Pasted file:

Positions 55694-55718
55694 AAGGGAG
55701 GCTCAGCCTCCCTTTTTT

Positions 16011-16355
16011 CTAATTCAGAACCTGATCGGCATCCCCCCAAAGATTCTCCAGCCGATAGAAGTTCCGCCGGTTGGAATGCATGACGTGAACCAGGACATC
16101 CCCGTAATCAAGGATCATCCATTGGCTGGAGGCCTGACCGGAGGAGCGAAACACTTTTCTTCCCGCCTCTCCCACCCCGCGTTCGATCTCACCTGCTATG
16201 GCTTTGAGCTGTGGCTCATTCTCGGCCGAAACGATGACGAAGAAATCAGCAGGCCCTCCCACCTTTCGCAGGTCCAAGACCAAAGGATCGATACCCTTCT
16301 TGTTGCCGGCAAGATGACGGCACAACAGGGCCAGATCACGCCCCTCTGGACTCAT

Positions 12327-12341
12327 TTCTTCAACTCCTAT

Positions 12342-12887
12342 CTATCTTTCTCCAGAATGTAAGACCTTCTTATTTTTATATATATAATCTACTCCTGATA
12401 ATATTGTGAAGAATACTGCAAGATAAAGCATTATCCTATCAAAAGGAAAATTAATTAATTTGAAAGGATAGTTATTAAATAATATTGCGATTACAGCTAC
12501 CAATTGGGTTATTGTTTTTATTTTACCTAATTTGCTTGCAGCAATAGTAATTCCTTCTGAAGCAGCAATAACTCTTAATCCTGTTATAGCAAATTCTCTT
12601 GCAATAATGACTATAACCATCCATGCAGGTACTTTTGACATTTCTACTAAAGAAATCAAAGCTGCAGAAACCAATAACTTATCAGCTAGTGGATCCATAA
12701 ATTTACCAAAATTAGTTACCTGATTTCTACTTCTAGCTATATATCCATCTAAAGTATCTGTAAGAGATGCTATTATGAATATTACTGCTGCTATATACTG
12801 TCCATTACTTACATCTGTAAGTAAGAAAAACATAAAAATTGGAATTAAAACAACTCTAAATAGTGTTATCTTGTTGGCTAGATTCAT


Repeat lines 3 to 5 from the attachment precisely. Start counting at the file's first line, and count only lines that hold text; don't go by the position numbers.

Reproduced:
55701 GCTCAGCCTCCCTTTTTT

Positions 16011-16355
16011 CTAATTCAGAACCTGATCGGCATCCCCCCAAAGATTCTCCAGCCGATAGAAGTTCCGCCGGTTGGAATGCATGACGTGAACCAGGACATC